Osip Mandelstam

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Osip Emilyevich Mandelstam (also spelled Osip Mandelshtam, Ossip Mandelstamm) (Russian: О́сип Эми́льевич Мандельшта́м) (January 15 [O.S. January 3] 1891 – December 27, 1938) was a Russian poet and essayist who lived in Russia during and after its revolution and the rise of the Soviet Union. He was one of the foremost members of the Acmeist school of poets. He was arrested by Joseph Stalin's government during the repression of the 1930s and sent into internal exile with his wife Nadezhda. Given a reprieve of sorts, they moved to Voronezh in southwestern Russia. In 1938 Mandelstam was arrested again and sentenced to a camp in Siberia. He died that year at a transit camp.

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Life and work

Mandelstam was born in Warsaw (then part of the Russian Empire) to a wealthy Polish Jewish family. His father, a leather merchant by trade, was able to receive a dispensation freeing the family from the pale of settlement and, soon after Osip's birth, they moved to Saint Petersburg. In 1900, Mandelstam entered the prestigious Tenishevsky School. The writer Vladimir Nabokov and other significant figures of Russian and Soviet culture have been among its alumni. His first poems were printed in 1907 in the school's almanac.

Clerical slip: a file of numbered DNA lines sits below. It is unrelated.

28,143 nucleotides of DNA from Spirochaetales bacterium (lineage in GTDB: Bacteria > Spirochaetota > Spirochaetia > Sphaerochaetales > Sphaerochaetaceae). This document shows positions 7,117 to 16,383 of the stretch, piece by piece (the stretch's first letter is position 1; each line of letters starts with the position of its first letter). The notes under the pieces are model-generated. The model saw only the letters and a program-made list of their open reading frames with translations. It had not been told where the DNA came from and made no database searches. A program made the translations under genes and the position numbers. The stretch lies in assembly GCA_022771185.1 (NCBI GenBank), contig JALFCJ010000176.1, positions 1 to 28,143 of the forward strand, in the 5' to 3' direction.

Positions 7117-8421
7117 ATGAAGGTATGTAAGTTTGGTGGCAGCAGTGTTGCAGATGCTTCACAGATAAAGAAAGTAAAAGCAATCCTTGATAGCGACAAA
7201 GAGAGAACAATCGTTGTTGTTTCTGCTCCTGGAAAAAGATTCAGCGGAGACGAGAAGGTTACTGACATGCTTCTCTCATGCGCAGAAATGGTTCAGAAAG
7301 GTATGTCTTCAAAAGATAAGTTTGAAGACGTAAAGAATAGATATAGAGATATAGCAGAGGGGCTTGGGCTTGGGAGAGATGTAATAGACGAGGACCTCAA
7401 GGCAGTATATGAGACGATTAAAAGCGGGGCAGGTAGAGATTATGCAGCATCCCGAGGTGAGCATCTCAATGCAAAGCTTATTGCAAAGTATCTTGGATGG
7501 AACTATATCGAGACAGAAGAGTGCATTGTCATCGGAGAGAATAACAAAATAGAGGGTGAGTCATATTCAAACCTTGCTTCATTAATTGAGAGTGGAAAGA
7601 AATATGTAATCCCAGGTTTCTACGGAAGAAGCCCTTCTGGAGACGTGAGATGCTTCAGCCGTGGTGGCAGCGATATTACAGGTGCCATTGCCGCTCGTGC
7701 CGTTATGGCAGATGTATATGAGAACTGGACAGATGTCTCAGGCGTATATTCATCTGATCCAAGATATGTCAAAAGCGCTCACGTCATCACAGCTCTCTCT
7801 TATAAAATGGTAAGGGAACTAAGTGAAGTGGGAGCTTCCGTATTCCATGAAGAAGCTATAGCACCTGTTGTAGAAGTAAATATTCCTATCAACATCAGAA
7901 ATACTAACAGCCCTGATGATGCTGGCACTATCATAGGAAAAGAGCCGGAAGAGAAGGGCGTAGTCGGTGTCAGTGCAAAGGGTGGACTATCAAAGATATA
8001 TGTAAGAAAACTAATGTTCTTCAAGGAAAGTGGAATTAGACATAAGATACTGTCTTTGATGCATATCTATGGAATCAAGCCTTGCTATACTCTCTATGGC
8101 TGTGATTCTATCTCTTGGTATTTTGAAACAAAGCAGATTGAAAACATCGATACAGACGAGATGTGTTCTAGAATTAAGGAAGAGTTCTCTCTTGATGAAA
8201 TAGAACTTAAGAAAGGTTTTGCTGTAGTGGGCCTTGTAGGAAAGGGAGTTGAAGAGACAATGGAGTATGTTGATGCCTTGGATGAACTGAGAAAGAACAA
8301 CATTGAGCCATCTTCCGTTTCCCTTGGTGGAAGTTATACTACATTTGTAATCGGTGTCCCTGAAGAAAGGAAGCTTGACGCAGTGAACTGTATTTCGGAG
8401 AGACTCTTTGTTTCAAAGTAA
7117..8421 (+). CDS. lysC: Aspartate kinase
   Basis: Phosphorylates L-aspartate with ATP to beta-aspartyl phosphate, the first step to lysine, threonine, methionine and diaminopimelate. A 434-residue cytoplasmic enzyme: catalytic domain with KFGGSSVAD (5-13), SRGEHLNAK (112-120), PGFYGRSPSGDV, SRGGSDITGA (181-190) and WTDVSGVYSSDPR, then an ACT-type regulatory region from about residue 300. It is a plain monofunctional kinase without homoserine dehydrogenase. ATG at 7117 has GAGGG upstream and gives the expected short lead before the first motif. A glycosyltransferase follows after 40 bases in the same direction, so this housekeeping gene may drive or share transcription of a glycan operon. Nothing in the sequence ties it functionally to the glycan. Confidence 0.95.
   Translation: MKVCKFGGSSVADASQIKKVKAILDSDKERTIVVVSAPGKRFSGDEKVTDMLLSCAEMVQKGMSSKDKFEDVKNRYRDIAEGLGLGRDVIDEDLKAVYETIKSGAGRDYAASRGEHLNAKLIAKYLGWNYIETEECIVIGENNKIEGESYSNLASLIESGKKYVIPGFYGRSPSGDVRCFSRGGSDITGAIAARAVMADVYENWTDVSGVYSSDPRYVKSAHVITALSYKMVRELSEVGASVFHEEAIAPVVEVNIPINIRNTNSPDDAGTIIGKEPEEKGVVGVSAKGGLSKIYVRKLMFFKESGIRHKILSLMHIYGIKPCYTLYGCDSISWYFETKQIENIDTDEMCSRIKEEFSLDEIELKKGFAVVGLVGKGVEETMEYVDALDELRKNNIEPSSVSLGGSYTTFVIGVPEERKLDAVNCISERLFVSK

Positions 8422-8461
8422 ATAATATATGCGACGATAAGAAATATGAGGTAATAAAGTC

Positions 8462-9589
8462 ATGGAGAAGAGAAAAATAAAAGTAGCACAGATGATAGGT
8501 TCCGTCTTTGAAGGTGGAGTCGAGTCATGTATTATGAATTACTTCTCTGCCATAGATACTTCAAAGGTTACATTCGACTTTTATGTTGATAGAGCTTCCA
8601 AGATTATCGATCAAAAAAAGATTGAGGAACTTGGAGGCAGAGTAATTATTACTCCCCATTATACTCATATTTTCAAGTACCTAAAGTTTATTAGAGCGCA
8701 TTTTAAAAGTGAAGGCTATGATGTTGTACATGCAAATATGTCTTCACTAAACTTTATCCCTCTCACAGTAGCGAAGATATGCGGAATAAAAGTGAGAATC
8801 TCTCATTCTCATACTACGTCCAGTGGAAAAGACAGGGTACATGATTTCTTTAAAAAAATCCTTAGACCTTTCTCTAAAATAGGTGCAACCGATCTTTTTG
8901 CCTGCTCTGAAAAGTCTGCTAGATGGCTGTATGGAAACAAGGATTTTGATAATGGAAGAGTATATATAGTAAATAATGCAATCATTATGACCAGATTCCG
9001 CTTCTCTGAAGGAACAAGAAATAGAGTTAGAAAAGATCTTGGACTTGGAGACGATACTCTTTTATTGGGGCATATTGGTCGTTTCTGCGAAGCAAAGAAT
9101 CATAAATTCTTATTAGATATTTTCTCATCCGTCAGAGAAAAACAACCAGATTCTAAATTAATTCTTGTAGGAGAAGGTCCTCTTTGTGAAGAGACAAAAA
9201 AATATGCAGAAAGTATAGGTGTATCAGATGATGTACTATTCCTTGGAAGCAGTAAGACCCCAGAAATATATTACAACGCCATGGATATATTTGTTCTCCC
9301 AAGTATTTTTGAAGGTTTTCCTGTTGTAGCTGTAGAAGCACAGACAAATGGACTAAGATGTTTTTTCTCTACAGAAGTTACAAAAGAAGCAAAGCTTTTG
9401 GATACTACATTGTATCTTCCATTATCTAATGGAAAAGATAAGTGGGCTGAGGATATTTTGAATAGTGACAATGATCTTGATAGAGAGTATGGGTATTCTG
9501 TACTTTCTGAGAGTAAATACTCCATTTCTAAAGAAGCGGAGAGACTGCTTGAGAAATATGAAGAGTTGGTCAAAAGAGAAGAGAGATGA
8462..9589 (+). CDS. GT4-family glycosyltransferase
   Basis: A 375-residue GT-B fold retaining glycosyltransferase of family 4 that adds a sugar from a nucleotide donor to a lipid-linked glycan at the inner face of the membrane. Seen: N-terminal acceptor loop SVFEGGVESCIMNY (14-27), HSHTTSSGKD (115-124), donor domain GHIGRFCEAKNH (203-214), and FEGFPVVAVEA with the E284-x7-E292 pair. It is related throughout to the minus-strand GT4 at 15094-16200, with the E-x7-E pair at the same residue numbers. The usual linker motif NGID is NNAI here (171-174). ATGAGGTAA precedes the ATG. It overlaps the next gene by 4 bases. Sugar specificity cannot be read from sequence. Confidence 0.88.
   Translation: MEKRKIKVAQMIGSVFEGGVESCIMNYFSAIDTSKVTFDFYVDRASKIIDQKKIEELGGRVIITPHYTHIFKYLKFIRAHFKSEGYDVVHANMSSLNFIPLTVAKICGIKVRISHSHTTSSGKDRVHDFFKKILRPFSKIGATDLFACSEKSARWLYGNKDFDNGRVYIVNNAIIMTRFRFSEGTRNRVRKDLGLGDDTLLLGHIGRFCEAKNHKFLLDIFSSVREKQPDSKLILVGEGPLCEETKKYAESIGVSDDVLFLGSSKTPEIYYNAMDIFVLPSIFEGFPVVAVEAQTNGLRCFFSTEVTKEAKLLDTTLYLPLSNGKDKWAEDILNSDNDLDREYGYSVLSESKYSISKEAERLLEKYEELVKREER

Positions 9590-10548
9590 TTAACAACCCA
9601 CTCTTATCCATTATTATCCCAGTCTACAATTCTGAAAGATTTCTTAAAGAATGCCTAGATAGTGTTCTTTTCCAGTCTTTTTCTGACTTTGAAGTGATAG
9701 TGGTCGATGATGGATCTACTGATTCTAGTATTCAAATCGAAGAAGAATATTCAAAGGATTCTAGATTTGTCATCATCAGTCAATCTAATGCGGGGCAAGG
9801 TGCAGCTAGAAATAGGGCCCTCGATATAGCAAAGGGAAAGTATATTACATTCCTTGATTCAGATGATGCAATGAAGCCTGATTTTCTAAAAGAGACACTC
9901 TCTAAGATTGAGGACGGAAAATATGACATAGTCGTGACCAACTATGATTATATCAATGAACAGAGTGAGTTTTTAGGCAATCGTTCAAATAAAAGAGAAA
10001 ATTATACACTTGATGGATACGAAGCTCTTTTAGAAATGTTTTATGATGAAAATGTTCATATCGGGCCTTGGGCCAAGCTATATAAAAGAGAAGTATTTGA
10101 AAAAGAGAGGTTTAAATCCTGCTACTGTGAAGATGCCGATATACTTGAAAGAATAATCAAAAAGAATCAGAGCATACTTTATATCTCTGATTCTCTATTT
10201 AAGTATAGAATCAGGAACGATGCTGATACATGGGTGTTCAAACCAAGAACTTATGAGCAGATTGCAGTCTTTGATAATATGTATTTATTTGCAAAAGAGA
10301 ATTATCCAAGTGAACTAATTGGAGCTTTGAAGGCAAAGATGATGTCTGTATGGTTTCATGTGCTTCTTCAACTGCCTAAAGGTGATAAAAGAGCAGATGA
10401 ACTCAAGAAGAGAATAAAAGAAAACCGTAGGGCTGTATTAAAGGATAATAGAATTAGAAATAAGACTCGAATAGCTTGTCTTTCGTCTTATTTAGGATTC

In April 1908, Mandelstam decided to enter the Sorbonne in Paris to study literature and philosophy, but he left the following year to attend the University of Heidelberg in Germany. In 1911, to continue his education at the University of Saint Petersburg, from which Jews were excluded, he converted to Methodism (which he did not practice)[citation needed] and entered the university the same year.[1] He did not complete a formal degree.[2].

Mandelstam's poetry, acutely populist in spirit after the first Russian revolution in 1905, became closely associated with symbolist imagery. In 1911, he and several other young Russian poets formed the "Poets' Guild" (Russian: Цех Поэтов, Tsekh Poetov), under the formal leadership of Nikolai Gumilyov and Sergei Gorodetsky. The nucleus of this group became known as Acmeists. Mandelstam wrote the manifesto for the new movement: The Morning Of Acmeism (1913, published in 1919). In 1913 he published his first collection of poems, The Stone (Russian: Камень, Kamyen); it was reissued in 1916 under the same title, but with additional poems included.

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